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The Two-Way
1:05 pm
Fri November 29, 2013

Photos: Comet ISON May Have Survived Its Blistering Encounter

A view from NASA shows the Comet ISON streaming toward the sun (right) then emerging from the other side, dimmed.
ESA/NASA/SOHO/Jhelioviewer

Originally published on Fri November 29, 2013 4:29 pm

The Comet ISON appears to have survived after disappearing and being thought dead. New NASA photos show the comet emerging from behind the sun smaller and dimmer, but still throwing a big light trail.

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The Two-Way
10:48 am
Fri November 29, 2013

18 Sunnis Found Shot Dead In Iraq

Mourners carry the coffin of a victim of a bomb attack on a Baghdad cafe on Tuesday. Violence in Iraq has spiked this year. The bodies of 18 men were found Friday in a Sunni area near Baghdad.
Sabah Arar AFP/Getty Images

Originally published on Fri November 29, 2013 11:59 am

Eighteen Sunni men abducted from their homes near Baghdad by gunmen wearing military uniforms were found shot in the head just hours later, Iraqi police said Friday.

The Associated Press reports:

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The Two-Way
10:24 am
Fri November 29, 2013

Man, Dog Reunited 9 Days After Tornado Flattened Ill. Town

A happy twist of events: Jacob Montgomery and Dexter are reunited.
Courtesy of the Illinois National Guard

Originally published on Fri November 29, 2013 10:45 am

Jacob Montgomery's apartment was destroyed when a tornado ripped through the town of Washington, Ill., on Nov. 17.

Montgomery, an MP in the Illinois National Guard, survived, but he was separated from his 6-month-old pit bull named Dexter.

Despite searching through the wreckage several times, he couldn't find the puppy. So Montgomery posted pictures of Dexter on social media in hopes of finding him.

On Tuesday — nine days later — something amazing happened.

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The Two-Way
9:11 am
Fri November 29, 2013

Suspected U.S. Drone Strike Kills At Least 2 In Pakistan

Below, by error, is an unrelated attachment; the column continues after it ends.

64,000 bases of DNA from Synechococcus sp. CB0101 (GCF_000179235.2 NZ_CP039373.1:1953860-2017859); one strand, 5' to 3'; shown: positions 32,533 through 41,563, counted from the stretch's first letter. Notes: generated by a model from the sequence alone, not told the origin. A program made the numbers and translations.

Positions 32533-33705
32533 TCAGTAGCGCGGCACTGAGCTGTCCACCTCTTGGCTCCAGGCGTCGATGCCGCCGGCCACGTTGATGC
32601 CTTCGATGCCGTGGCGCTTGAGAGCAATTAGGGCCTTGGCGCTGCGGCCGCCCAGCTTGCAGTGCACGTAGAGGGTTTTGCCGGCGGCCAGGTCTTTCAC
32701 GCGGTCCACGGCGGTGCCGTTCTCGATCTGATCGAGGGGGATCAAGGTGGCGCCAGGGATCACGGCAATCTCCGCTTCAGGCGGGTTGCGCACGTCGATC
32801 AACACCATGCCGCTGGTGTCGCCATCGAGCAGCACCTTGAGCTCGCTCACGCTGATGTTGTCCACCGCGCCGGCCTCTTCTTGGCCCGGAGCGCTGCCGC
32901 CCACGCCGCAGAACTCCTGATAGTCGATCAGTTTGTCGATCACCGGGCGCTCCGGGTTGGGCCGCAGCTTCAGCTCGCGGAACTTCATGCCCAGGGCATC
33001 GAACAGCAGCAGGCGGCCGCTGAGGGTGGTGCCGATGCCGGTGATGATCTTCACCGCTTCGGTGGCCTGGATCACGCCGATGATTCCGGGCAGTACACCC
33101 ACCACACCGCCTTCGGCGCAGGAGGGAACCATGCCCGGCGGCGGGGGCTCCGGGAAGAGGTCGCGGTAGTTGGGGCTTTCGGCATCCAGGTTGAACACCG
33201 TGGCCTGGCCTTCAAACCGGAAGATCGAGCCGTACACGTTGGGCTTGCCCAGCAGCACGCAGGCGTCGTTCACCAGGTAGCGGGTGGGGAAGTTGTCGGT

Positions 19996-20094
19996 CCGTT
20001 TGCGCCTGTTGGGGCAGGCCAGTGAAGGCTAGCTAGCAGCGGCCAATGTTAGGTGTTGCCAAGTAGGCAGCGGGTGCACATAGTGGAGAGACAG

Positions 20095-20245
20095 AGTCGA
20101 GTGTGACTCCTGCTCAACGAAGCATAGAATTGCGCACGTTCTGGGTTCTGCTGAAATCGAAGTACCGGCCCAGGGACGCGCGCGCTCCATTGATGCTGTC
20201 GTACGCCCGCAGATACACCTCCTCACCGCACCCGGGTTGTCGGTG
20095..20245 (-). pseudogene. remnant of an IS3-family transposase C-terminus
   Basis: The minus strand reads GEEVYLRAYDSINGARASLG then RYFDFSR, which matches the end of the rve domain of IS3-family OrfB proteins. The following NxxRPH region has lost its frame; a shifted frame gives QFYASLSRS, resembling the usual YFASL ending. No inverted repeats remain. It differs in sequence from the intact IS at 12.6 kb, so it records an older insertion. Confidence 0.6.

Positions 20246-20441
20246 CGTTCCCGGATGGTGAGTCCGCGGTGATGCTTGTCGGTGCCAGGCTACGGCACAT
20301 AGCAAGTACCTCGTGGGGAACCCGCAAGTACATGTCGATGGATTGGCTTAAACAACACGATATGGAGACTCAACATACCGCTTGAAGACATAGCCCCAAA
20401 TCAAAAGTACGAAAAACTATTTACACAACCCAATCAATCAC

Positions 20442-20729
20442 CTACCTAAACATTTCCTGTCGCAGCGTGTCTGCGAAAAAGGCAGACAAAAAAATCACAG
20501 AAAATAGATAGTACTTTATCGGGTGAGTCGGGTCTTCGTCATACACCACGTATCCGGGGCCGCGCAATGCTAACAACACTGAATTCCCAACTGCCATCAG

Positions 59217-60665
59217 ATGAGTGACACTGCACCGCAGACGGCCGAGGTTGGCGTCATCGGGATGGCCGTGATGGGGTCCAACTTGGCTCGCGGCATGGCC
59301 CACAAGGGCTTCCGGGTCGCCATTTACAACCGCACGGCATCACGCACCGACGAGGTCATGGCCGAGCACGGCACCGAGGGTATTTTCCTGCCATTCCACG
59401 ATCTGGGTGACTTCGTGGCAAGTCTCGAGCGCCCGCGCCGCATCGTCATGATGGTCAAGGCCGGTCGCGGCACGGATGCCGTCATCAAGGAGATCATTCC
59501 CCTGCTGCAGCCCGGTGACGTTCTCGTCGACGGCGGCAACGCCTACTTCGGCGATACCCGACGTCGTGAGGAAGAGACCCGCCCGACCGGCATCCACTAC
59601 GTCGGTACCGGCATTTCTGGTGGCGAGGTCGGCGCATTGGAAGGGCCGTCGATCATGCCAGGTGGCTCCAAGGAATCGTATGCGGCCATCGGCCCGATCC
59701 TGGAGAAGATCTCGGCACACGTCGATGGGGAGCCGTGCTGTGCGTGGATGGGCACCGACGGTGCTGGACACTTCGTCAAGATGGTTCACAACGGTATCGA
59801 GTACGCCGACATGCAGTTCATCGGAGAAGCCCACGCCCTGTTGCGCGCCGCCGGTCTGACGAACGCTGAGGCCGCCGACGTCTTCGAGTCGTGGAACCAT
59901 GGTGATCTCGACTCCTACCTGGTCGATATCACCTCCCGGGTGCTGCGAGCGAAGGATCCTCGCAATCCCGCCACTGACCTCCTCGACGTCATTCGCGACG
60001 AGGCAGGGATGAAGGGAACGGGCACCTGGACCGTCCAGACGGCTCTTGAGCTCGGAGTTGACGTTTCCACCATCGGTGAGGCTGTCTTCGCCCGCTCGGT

On Friday in Peshawar, Pakistan, supporters of Jamaat-e-Islami party shout slogans during a rally to condemn U.S. drone strikes.
Ahmad Sidique Xinhua /Landov

Originally published on Fri November 29, 2013 9:59 am

Pakistani officials said Friday that a suspected U.S. drone strike in the country's tribal belt has killed at least two people and injured several others. The incident comes amid growing controversy in Pakistan over American drone attacks.

NPR's Philip Reeves filed this report for our Newscast unit:

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The Two-Way
8:27 am
Fri November 29, 2013

Thai Protesters Storm Army Headquarters

An anti-government protester waves a national flag after breaking into the compound of the Royal Thai Army headquarters in Bangkok on Friday.
Damir Sagolj Reuters /Landov

Originally published on Fri November 29, 2013 9:05 am

Protesters in Thailand stormed the grounds of the army headquarters Friday, seeking the military's help in toppling the prime minister, but in an interview with the BBC, Prime Minister Yingluck Shinawatra ruled out early elections to mollify the demonstrators.

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Shots - Health News
4:02 pm
Thu November 28, 2013

Breaking Up With HealthCare.gov Is Hard To Do

Lara Imler has tried to cancel her enrollment on HealthCare.gov, but to no avail.
Annie Feidt Alaska Public Radio Network

Originally published on Thu November 28, 2013 4:43 pm

Enrolling in HealthCare.gov is not easy, and it's been particularly difficult in Alaska. Just 53 people enrolled in the first month.

Anchorage hair stylist Lara Imler is one of the few who got through, as we previously reported. But Imler discovered problems with her application, and now she wants to cancel her enrollment.

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Shots - Health News
2:03 pm
Thu November 28, 2013

Brain Cells 'Geotag' Memories To Cache What Happened — And Where

Benjamin Arthur for NPR

Originally published on Mon December 2, 2013 6:13 am

Think back to an important event in your life: a graduation, a birth, a special Thanksgiving dinner. Chances are you're remembering not only what happened, but also where it happened. And now scientists think they know why.

As we form so-called episodic memories, the brain appears to be using special cells in the hippocampus to "geotag" each event, researchers report in Science. The process is similar to what some digital cameras do when they tag each picture with information about where the image was taken.

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The Salt
11:26 am
Thu November 28, 2013

Why We Give Thanks For The Health Benefits Of Cranberries

Zac Visco for NPR

Originally published on Thu November 28, 2013 9:08 pm